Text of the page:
By CRM staff
Toronto, Ontario -- December 28, 2018 -- Insurance fraud in Manitoba has an annual impact of approximately $50 million, costing each MPI ratepayer around $50 a year, according to Manitoba Public Insurance.
To demonstrate the lengths people will go to defraud their insurance company, MPI releases a yearly list of the top five most unique instances of insurance fraud, based on claims handled by the private insurer’s Special Investigation Unit. Listed below is this year’s top five.
1.) A 25-year-old woman, who was claiming to be unfit to work as a result of injuries suffered from a collision, was collecting replacement payments from MPI. The woman claimed to be unable to walk for more than 15 minutes without getting dizzy and that she wasn’t capable of driving for long periods of time.
It was later discovered that she had been seen walking around Winnipeg’s Comic Con for six hours and repeatedly driving the two-hour round trip from her home to a shopping mall in Winnipeg.
As a result of the findings, the woman’s replacement payments were cancelled and she was forced to pay back $34,000 in benefits that she’d already received.
2.) A theft was reported to MPI by a woman who said she had given her vehicle to her 22-year-old son, who claimed the keys were stolen at a house party. A few days later a witness told MPI that he had seen a man deliberately lighting a vehicle on fire. The RCMP later discovered that this same car had been involved in a hit-and-run the previous night in Winnipeg.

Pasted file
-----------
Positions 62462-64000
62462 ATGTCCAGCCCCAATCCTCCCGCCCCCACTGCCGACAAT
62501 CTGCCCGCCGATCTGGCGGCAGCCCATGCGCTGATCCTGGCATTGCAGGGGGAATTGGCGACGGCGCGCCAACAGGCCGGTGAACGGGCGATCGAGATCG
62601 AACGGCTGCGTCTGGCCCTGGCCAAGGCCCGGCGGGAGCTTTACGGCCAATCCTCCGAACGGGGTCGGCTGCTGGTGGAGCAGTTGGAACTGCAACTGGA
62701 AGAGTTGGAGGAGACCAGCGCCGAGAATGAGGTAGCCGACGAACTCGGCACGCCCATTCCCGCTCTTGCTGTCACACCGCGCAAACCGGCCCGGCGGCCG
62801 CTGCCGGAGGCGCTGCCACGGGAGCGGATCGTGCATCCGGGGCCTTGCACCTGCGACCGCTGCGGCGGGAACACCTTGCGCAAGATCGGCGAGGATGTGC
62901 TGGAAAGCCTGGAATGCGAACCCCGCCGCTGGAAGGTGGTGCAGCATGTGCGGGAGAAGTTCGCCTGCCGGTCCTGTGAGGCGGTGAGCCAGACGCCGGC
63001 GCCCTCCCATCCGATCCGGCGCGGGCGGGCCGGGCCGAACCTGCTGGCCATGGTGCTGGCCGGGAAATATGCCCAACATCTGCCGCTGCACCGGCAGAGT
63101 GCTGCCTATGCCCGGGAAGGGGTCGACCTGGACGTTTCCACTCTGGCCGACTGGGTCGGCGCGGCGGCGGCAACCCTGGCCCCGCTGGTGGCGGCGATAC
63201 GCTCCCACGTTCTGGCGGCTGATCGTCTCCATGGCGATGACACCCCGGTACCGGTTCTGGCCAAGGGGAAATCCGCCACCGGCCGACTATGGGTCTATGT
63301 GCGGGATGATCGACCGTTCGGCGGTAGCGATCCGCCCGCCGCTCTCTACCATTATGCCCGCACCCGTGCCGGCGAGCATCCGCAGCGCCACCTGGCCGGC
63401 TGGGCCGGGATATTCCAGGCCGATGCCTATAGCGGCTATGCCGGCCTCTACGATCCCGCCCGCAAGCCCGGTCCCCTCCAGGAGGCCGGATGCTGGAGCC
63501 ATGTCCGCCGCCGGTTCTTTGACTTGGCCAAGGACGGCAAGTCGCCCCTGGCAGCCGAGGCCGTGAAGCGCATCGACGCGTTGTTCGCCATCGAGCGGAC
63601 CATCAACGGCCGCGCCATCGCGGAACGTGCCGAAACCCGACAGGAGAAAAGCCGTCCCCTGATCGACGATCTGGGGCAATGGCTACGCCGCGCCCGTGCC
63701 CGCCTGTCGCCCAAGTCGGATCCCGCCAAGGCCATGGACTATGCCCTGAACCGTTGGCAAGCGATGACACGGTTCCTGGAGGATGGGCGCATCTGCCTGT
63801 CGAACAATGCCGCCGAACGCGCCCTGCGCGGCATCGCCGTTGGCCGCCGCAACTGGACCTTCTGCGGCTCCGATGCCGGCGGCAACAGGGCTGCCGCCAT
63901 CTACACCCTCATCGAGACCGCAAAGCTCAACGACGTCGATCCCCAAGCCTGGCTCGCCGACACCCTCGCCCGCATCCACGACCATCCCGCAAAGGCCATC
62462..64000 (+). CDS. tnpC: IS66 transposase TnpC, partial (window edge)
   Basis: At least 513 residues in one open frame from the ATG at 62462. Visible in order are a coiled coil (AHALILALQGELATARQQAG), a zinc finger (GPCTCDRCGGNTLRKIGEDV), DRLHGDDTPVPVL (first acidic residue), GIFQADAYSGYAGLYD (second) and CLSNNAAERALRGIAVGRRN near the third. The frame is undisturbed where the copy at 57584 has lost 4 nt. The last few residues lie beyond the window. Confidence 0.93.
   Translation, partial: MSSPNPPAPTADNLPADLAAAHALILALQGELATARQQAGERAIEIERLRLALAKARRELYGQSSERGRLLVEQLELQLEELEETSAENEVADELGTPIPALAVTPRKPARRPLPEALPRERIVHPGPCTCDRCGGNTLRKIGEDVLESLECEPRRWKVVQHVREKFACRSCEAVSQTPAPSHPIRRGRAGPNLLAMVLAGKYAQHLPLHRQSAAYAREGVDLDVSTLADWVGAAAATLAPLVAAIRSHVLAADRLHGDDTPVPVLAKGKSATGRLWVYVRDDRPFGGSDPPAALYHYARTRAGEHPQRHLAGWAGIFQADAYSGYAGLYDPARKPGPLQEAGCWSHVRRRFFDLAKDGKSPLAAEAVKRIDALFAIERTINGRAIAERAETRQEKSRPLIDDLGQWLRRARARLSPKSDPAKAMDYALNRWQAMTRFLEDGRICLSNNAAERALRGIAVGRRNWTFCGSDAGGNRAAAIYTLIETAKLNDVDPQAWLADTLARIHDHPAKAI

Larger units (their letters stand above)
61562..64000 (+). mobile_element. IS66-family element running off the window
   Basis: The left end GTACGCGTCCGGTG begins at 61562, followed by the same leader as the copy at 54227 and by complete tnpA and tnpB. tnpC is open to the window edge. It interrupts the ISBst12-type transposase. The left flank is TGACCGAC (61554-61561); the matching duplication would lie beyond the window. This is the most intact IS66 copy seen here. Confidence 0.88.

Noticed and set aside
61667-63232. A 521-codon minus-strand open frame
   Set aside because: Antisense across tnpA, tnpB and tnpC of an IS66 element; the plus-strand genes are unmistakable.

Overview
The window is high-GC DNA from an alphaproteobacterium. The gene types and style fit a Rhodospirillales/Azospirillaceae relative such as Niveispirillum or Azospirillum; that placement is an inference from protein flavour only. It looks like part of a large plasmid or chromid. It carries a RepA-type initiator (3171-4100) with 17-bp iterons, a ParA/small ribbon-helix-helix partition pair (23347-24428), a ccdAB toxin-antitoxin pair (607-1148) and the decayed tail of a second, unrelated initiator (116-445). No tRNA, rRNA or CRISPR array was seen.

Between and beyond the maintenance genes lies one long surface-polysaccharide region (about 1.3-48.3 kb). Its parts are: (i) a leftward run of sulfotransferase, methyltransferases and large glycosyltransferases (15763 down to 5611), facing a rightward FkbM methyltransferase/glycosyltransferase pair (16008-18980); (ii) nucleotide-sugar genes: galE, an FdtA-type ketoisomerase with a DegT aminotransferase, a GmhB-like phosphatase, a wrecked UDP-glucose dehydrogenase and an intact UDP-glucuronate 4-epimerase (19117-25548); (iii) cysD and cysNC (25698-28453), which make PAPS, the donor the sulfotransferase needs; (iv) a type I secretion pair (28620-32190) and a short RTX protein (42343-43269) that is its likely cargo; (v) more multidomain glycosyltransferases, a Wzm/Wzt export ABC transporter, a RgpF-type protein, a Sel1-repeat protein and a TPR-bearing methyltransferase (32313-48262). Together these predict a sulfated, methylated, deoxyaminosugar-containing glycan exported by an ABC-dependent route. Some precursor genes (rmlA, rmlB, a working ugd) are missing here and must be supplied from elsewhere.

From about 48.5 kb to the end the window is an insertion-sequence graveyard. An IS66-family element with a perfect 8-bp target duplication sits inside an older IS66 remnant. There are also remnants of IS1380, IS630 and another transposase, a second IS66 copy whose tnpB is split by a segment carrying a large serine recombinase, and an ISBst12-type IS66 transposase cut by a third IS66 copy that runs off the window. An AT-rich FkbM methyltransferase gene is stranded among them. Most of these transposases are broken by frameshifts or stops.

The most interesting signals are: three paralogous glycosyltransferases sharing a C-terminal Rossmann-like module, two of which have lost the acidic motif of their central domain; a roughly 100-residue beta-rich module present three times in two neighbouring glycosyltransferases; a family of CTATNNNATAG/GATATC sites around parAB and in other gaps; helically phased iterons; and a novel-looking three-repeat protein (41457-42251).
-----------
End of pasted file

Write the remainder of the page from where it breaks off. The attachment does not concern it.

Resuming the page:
After showing photos of the 22-year-old to witnesses, it was determined that the driver of the vehicle was in fact the woman’s son. The result was the theft claim being denied, saving MPI $57,000.
3.) A 45-year-old woman filed a claim to MPI explaining that her vehicle had been stolen. She explained that the keys were taken out of her son’s jacket while he was out for breakfast with his brother at a downtown hotel.
Investigators were able to determine that the restaurant hadn’t severed breakfast in years and that the brothers hadn’t seen each other in over nine months. As a result MPI filed for a repayment of the $22,800.
4.) A Winnipeg man told MPI that his vehicle had been stolen while attending a Christmas party with his girlfriend.
The vehicle was later found close to the man’s home, badly damaged from having crashed into a tree.
Investigators were able to determine that the man, who appeared to other guests to be ‘highly intoxicated and agitated,’ did not return home from the party, and was seen driving off with his vehicle shortly after the festivities ended.
The man later withdrew his claim.
5.) A man told MPI that he had been driving his 2014 Nissan Titan when he crashed into a Manitoba ditch. Thanks to an anonymous call to MPI’s tip line, it was determined that the man’s wife was in fact behind the wheel of the car at the time of the crash.
MPI informed the man that they would use onboard crash data recorded to confirm the weight of the occupants in the front seat during the crash. Upon hearing this the man decided to withdraw his claim.